HP recently expanded Halo’s existing telepresence capabilities with the addition of HP Halo Webcasting. Enterprises outfitted with Halo can now use their endpoints to stream live, on-demand Webcasts to any Web-based audience. Up to three presenters from three different locations can be included in one Webcast, which can be shot live or recorded as a presentation.

One obstacle to widespread adoption of telepresence in the enterprise is still the price tag, according to Jayanth Angl, senior research analyst at London-based Info-Tech Research Group Inc.

Telepresence technology will take off as costs go down, according to Angl. “The user experience and the ease of use and the quality of video and audio is really there … the response has certainly been positive around the solution from a technology standpoint,” he said.

The cost for implementing a Halo system currently ranges from $249,000 to $350,000 depending on the model. Ongoing managed service fees range from $10,000 to $18,000 per month.

“That alone is a pretty substantial investment when we are talking about one site,” said Angl. “Certainly, a multi-site enterprise is going to outfit multiple rooms to make use of this.”

Enterprises who have invested are realizing the travel savings and benefits they are projecting, but those who can justify the investment and realize substantial savings are still limited to large global organizations, Angl pointed out.

“(Telepresence) is something we still see limited to larger organizations, not really an opportunity that many small- or mid-sized organizations can look at given some of the upfront and ongoing costs involved in managing this type of solution,” he said.

Another obstacle is the fees related to ensuring the appropriate network infrastructure, WAN capacity and bandwidth. “A lot of organizations aren’t even prepared from that standpoint,” said Angl.

Halo technology, which has its roots in the film industry, was introduced in 2005. HP worked with DreamWorks LLC to develop the first Halo system, which combined HP’s background in networks, digital imaging and collaboration with experts in lighting, sound and set building from DreamWorks, Garcia said.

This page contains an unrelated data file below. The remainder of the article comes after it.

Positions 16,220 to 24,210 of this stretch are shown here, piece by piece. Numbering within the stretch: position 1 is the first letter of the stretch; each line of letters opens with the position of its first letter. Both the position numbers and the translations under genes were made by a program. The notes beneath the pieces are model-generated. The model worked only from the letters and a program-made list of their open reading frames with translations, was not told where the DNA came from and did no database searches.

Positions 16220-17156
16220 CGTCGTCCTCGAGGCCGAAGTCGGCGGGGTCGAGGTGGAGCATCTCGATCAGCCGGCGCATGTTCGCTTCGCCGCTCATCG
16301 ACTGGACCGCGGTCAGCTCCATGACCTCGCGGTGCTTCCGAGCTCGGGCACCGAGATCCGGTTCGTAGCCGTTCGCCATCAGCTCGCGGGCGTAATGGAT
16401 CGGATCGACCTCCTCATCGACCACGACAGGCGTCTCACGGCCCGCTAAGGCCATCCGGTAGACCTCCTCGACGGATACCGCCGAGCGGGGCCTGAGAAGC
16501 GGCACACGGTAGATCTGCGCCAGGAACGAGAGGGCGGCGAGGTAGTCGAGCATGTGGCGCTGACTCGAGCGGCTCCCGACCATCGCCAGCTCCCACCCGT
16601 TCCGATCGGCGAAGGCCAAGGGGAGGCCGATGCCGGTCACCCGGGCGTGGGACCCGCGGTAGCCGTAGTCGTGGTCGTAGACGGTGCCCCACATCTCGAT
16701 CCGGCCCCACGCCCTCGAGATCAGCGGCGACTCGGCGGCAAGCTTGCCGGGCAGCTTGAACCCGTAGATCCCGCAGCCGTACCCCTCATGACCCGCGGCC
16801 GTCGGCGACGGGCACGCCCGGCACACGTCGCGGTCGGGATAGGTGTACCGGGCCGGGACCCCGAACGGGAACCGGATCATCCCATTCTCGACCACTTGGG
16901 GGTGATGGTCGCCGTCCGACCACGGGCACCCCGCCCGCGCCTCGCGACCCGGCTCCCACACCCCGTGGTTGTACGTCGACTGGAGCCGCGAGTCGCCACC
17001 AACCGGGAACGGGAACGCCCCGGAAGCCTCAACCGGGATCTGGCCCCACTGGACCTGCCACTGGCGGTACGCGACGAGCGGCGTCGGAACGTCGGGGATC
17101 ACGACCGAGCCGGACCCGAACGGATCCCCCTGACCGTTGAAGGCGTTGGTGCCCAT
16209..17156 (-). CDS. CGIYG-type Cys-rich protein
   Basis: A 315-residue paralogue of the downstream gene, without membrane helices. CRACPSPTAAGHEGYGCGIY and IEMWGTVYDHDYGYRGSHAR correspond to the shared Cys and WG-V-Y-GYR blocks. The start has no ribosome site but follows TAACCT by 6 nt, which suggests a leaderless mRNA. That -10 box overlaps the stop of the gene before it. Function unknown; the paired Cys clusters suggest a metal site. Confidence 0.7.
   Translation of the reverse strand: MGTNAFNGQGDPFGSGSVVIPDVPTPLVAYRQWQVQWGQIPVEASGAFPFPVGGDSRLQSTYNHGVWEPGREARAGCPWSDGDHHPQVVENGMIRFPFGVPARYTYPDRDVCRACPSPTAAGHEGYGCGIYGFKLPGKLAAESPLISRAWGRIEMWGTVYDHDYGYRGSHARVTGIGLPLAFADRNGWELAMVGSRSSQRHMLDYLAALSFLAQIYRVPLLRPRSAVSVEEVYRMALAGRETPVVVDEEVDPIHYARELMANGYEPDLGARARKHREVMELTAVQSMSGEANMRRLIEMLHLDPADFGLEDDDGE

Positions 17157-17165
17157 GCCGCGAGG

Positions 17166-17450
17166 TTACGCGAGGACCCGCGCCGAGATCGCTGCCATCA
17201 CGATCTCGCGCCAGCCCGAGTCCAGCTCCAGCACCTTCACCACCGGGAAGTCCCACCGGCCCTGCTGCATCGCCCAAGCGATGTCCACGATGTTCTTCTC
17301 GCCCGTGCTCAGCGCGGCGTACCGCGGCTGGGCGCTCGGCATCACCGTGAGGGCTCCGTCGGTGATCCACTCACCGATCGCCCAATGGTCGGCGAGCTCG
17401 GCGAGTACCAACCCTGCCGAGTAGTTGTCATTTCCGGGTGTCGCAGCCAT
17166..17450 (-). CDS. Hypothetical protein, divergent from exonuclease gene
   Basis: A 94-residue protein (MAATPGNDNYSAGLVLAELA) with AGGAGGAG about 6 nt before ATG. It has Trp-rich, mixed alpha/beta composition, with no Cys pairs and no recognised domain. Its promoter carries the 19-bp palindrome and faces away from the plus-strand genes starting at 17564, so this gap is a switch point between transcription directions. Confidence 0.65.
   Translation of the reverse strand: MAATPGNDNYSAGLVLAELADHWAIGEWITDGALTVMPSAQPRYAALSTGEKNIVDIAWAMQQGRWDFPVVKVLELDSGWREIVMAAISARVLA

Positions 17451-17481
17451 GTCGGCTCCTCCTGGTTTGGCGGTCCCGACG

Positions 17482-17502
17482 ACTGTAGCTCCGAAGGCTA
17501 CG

Apart from its use in the film industry – Jerry Seinfeld, for example, built a Halo studio into his home in New York to avoid traveling to California for production of the Bee Movie – Halo is used in government, defense, pharmaceuticals, retail, energy, oil and gas.

The health care market is also starting to look at Halo for the delivery of telemedicine, according to Garcia. “The cost and the value of being able to treat people at a distance really justifies the investment in Halo technology,” he said.

Another potential application is the courts. “We are talking to entities to connect to judges and inmates over Halo,” said Garcia. A judge, for example, could hear multiple cases without having to physically be there, he explained.

The benefits aren’t just about reducing travel costs such as flights and hotels, but also saving time and avoiding missed opportunities, Garcia noted. A senior executive, for example, can conduct meetings with India, Brazil, the U.K., Canada and the U.S. all in one day. “The amount of time wasted going from place to place often cannot be justified,” he said.

Halo is also used extensively by HP itself to conduct internal meetings with teams around the world for software and product development, said Garcia.